SANFORD — The murder trial of a blind man was cut short Friday after a judge granted a "stand your ground" motion for immunity and ruled the man acted in self-defense when he shot a drinking buddy in the chest with an assault rifle.
Hours after the ruling, John Wayne Rogers, 40, left the Seminole County Jail, a free man for the first time in nearly two years.
He had killed James T. DeWitt, 34, an overnight guest on March 27, 2012, after a long drinking session in Rogers' home in Geneva, a rural community in eastern Seminole County.
Prosecutors charged Rogers with first-degree premeditated murder, and he was facing a possible sentence of life in prison.
Witnesses gave conflicting accounts of what happened that day, but defense attorneys described the case in simple terms: Rogers is a blind man who was defending himself from an attack in his home.
"He felt like he had no choice but to shoot him, and he did," said Assistant Public Defender Tim Caudill.
Rogers is legally blind, having been injured in a work-related accident while testing a fire-suppression system in 2001, said co-defense counsel Stuart Bryson. Seminole County deputies noted in his arrest report that he walks with a cane, but some neighbors contend he can see.
Florida's "stand your ground" law has come under attack since the death of Trayvon Martin, an unarmed black 17-year-old who was shot to death in Sanford by Neighborhood Watch volunteer George Zimmerman on Feb. 26, 2012.
In the end, Zimmerman did not ask for "stand your ground" immunity. At trial his lawyers argued that he had acted in self-defense, and a Seminole County jury acquitted him July 13 of second-degree murder.
The "stand your ground" law allows anyone to use deadly force if he or she has a reasonable fear of imminent death or great bodily injury.
Since the Trayvon Martin shooting, defense attorneys have increasingly invoked the law, asking judges to give their clients immunity. Seldom, though, have they prevailed.
Said Longwood attorney Donna Goerner, a former Seminole County prosecutor, "I think judges are reluctant to grant these stand your ground motions. They want to let juries decide."
"There's a lot of confusion," she added.
In the Rogers case, jurors heard two conflicting sets of facts: What Rogers said happened, that he fired a shot because he was under attack, and what the victim's girlfriend said, that the shooting was unprovoked.
Chris White, chief of operations for the State Attorney's Office in Seminole County, said his office had not yet decided whether to appeal Friday's ruling.
Rogers has a history of violence. Four years ago, he fired 15 rounds from a handgun at Michael Rogers, his roommate and cousin, following a night of drinking and fighting in Geneva, according to court records.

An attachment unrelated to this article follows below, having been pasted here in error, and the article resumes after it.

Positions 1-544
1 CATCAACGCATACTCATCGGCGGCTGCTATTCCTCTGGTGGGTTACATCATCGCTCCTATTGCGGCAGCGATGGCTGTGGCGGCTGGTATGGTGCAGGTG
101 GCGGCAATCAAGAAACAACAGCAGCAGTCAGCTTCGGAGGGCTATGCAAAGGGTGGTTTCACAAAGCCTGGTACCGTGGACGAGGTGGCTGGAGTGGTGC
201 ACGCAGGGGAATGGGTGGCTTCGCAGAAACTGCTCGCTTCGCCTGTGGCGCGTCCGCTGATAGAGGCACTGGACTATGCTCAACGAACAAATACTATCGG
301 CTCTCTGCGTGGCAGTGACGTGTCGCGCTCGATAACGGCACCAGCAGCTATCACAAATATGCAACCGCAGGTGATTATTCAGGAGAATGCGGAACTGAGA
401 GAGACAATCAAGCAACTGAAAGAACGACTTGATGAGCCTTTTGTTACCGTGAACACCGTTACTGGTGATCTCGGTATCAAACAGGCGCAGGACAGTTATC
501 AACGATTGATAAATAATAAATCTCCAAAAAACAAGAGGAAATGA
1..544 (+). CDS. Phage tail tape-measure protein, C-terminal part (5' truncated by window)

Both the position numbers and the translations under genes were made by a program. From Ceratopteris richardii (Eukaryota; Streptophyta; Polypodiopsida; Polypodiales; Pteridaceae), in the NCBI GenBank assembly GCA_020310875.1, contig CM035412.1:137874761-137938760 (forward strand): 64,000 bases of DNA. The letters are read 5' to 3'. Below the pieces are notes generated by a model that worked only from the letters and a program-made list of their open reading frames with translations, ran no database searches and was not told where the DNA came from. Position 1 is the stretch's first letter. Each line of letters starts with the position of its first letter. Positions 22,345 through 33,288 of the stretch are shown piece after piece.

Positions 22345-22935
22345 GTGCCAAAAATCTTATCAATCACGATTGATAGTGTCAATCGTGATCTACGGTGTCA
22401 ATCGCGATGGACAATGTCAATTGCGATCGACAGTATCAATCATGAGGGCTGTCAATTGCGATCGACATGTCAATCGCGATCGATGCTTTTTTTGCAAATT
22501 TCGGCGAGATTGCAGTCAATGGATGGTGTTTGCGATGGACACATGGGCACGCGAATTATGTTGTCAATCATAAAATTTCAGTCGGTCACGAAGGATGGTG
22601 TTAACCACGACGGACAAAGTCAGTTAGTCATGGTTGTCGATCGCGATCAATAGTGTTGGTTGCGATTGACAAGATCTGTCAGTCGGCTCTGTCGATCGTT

Michael Rogers suffered scrapes but no gunshot wounds. The defendant was charged with aggravated assault but, in a deal with prosecutors, pleaded no contest to a lesser charge — unlawfully displaying a firearm — and was placed on probation.
That was revoked, however, when he pushed and punched a woman a year later, something that resulted in him spending 71 days in the Seminole County jail for domestic violence, according to court records.
Rogers shot DeWitt once in the chest with a .308 Remington assault rifle from a distance of 18 inches or less, defense attorneys said.
DeWitt and his girlfriend had gone to Rogers' house to drink beer and had spent the night, according to his arrest report, and the next day the group had made a 10 a.m. trip to the store to buy more beer.
The defendant testified that he asked DeWitt to leave but that the victim attacked him, so he went into the bedroom, retrieved his rifle, walked back into the living room and pointed it in DeWitt's general direction.
DeWitt then charged him, he said, so he fired one round.
DeWitt's girlfriend, Christina Ann Robertson, told Seminole County deputies that the two men had been "play fighting," something they sometimes did, when Rogers walked into another room, emerged with the rifle and shot DeWitt without provocation.
After listening to Rogers' testimony on Thursday, Circuit Judge John Galluzzo returned to the bench Friday morning and granted his "stand your ground" motion, meaning he declared the defendant immune from prosecution.
Before being blinded, Rogers served in the U.S. Marine Corps, defense attorneys said.
Jurors were selected Monday and returned Wednesday, Thursday and Friday to hear evidence and argument in the case.
They would have begun deliberations Friday, had the judge not made his ruling.
firstname.lastname@example.org or 407-650-6394Copyright © 2015, South Florida